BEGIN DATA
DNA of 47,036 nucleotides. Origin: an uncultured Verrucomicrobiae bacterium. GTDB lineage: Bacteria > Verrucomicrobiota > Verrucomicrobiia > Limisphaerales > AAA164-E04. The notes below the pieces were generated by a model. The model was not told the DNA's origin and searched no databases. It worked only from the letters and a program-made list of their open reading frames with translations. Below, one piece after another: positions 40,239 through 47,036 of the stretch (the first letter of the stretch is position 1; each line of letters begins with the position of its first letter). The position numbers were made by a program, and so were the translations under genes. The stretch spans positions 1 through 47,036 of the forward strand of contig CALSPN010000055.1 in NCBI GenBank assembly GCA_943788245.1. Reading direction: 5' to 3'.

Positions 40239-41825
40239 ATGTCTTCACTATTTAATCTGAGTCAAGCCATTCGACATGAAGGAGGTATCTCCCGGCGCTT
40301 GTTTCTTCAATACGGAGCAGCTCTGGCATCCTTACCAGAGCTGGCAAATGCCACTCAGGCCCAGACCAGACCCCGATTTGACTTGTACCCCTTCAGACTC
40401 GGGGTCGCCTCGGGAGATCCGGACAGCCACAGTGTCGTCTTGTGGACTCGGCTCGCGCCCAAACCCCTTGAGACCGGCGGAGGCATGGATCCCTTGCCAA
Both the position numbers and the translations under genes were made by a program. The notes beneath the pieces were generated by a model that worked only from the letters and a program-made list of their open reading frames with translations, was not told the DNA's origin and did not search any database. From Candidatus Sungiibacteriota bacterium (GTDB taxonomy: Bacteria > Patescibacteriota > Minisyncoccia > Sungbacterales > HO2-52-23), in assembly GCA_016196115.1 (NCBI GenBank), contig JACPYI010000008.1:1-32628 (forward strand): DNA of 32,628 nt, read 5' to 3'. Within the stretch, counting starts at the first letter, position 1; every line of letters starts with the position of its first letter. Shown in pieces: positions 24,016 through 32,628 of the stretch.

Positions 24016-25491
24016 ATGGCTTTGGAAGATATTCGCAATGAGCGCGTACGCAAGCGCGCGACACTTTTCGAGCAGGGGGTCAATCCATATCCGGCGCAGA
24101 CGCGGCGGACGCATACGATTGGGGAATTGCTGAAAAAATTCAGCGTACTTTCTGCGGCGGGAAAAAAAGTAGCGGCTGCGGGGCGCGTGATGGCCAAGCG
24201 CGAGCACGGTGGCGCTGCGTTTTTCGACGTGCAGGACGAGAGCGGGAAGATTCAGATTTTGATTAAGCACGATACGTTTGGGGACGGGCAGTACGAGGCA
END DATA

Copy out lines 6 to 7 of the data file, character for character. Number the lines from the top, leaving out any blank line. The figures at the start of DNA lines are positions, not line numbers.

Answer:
Both the position numbers and the translations under genes were made by a program. The notes beneath the pieces were generated by a model that worked only from the letters and a program-made list of their open reading frames with translations, was not told the DNA's origin and did not search any database. From Candidatus Sungiibacteriota bacterium (GTDB taxonomy: Bacteria > Patescibacteriota > Minisyncoccia > Sungbacterales > HO2-52-23), in assembly GCA_016196115.1 (NCBI GenBank), contig JACPYI010000008.1:1-32628 (forward strand): DNA of 32,628 nt, read 5' to 3'. Within the stretch, counting starts at the first letter, position 1; every line of letters starts with the position of its first letter. Shown in pieces: positions 24,016 through 32,628 of the stretch.

Positions 24016-25491